This Is Not a Drill
Publication date: October 25th 2012
by Nancy Paulsen Books
A father who misses his son.
A soldier home from war.
A man with nothing to lose.
When Brian Stutts walks into a first-grade classroom with a gun, Emery and Jake’s world is blown apart. They’re just teenagers helping to tutor some kids, but now they’re at the centre of a deadly hostage crisis.
While Jake tries to get a secret message to the outside world, Emery reaches out to the desperate, unstable man. But Brian Stutts is holding the gun, and one way or another he’s not leaving without his son.
This situation is a real tragedy that we sadly see happen in our world much too often. School shootings, school bombings; any school disaster is a parent’s worst fear. To get a call that your first grader is in a classroom with an unstable gunman is unimaginable. For this reason, although this book is clearly a YA novel and anyone of any age would likely enjoy it, I think readers who are parents will get the most out of this story. Because, not only do we care about the teenagers and feel for the situation, we understand the very big picture of this tragedy. We care about the parents outside who are sick with worry for their little ones, we can easily put ourselves in their shoes. We also care about what the teenagers are doing at a deeper level. Every single thing they do to help these kids is every single thing I would hope someone would be offering my kid as a comfort if this would happen. We also understand the kids perspective – at least I feel I understand kids a lot more since I had my own. While I’m not saying those without children will not get all of this, I’m thinking the level of poignancy this book will have on a parent will be heightened.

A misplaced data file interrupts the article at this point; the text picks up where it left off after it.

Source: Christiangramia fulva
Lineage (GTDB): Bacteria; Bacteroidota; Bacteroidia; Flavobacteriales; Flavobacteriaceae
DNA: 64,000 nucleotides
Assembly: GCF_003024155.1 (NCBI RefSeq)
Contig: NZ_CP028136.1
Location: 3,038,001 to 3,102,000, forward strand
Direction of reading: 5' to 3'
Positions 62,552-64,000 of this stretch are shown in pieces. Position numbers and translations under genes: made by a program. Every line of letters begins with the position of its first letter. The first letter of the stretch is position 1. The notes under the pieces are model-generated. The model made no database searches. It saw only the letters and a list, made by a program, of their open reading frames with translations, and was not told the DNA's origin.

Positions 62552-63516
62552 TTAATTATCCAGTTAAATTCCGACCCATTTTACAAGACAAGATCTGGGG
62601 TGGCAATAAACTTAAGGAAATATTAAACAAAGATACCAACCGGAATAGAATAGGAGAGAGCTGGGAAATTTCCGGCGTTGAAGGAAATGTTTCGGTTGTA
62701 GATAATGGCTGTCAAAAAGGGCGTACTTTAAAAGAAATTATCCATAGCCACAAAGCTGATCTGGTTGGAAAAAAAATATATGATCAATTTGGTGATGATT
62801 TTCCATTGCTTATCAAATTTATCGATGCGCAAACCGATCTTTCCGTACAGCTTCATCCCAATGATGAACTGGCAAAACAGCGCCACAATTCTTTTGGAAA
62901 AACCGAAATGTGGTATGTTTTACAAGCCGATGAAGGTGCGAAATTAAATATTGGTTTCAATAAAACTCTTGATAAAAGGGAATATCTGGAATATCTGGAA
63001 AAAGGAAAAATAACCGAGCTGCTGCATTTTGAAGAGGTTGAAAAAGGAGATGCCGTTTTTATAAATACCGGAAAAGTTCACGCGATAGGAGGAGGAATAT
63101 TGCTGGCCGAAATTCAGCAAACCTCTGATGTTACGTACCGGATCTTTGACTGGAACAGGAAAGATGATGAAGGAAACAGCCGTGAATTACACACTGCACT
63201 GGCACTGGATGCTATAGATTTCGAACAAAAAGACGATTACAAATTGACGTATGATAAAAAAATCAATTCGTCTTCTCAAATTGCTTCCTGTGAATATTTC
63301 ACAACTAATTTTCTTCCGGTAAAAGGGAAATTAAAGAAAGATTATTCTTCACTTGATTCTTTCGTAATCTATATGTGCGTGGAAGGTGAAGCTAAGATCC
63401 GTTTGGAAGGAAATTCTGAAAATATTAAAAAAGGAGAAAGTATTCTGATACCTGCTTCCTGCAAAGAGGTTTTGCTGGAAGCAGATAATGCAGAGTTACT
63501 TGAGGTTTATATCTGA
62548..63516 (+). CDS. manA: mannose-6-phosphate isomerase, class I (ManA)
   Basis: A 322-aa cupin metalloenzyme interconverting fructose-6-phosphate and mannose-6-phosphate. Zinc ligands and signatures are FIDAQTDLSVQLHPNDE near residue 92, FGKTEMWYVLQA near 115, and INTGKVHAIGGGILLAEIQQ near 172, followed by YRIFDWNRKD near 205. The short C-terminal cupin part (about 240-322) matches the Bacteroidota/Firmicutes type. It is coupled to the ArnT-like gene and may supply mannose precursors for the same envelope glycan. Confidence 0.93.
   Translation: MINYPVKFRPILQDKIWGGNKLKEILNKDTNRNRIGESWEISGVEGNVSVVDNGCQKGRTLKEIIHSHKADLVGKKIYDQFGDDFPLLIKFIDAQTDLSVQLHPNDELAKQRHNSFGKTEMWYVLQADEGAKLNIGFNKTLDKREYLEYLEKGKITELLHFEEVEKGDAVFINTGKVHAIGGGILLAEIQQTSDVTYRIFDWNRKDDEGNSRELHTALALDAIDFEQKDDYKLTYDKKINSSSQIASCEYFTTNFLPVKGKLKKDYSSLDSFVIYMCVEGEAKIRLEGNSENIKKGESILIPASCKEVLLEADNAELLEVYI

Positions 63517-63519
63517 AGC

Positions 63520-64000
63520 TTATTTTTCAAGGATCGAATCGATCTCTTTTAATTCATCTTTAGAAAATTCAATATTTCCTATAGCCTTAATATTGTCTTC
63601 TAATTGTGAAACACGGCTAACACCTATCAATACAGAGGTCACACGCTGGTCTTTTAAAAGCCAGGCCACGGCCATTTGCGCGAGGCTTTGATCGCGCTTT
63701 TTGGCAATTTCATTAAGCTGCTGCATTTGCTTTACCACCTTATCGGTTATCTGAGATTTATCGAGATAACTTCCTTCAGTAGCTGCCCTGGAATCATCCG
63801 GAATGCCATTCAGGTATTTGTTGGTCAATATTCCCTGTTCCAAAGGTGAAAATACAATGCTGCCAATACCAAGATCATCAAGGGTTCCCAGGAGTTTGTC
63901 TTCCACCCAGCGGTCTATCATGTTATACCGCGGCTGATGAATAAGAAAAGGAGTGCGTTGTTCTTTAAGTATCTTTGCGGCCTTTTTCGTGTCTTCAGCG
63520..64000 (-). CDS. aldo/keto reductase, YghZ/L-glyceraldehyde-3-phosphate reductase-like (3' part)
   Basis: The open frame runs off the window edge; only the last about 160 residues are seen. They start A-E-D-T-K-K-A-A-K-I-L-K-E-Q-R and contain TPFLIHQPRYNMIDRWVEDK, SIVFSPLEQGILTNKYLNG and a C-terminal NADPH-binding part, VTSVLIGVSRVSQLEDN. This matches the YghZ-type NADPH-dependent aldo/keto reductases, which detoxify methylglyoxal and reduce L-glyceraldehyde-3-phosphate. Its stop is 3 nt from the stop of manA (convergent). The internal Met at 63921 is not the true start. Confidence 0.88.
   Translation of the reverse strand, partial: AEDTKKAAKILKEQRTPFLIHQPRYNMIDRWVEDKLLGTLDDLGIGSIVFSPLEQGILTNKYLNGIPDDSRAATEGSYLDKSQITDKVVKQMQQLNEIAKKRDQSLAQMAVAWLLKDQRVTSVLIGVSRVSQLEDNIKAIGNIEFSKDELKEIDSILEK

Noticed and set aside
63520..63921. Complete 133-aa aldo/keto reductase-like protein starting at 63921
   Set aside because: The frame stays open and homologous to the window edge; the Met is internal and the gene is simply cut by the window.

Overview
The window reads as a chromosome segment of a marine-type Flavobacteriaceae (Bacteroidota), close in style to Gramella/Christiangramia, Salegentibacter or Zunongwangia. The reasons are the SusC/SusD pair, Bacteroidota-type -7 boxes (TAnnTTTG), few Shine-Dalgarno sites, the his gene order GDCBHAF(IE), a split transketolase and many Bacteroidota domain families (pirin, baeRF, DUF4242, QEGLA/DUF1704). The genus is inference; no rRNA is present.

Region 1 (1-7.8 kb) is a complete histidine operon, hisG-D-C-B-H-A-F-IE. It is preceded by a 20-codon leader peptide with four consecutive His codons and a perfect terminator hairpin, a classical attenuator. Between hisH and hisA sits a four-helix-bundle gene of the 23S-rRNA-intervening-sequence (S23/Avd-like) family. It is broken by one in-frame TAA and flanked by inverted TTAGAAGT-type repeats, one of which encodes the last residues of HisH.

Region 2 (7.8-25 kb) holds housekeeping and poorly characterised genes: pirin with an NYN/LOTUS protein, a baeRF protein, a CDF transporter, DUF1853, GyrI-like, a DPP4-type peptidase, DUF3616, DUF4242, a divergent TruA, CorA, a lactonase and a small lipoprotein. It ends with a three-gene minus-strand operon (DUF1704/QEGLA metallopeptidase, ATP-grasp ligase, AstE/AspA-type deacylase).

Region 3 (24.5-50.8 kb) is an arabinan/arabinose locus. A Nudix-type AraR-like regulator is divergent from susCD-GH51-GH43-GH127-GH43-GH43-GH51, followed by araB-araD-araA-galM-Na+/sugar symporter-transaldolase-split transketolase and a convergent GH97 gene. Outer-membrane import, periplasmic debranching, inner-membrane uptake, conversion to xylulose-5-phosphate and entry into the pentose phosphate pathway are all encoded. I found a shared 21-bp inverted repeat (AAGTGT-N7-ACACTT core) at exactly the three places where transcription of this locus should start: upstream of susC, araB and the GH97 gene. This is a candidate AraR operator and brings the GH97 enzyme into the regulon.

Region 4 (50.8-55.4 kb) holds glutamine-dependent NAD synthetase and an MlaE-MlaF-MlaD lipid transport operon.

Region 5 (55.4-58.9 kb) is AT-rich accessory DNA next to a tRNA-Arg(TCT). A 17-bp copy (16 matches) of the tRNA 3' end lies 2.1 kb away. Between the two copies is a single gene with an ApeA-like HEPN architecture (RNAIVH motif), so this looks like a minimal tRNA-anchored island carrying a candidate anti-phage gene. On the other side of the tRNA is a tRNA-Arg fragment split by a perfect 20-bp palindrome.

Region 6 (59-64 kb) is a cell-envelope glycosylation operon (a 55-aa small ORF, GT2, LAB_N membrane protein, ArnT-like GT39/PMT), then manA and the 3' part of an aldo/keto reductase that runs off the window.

With that said, the strongest and best part of this novel is, in fact, the kids. Kids may scream, irritate, and simply be unforgivably annoying sometimes, but they are incredibly generous, supportive, and so kind-hearted. The way Beck portrays the children is this book is both realistic and wonderfully uplifting. I found that part to be exactly what I could imagine happening in this situation, from tears to fears to the oblivious cheers.
The teenagers, at least at first, had me a little less impressed. They kept reminiscing on their past relationships a little too much during this crisis. I also had a hard time keeping track of the two perspectives that weren’t distinct enough. After a while, however, they became a lot more real, and their actions during the whole event were definitely admirable. I loved the way they handled every dilemmas from potty time to high-stake traumas. I was also deeply moved by the gunman’s story. Making me extremely surprised by just how much punch this little book could pack at every turn.
One minor complaint of mine, was the reaction, or lack thereof, from the cops. We have people specialized in hostage negotiations who are trained to go into situations like this and diffuse it, but in the whole day it took to go through this story, the cops barely made a peep. I found this a little doubtful. I understand it’s a very complicated situation especially when kids are involved, and I’m no expert, but I would think they would have done more.
This Is Not a Drill delivers an intense thriller that will make you feel equally hopeful and heartbroken. It’s a powerful novel that is bound to move you, not only from the tears of a child, but from the laughter that only they can bring.
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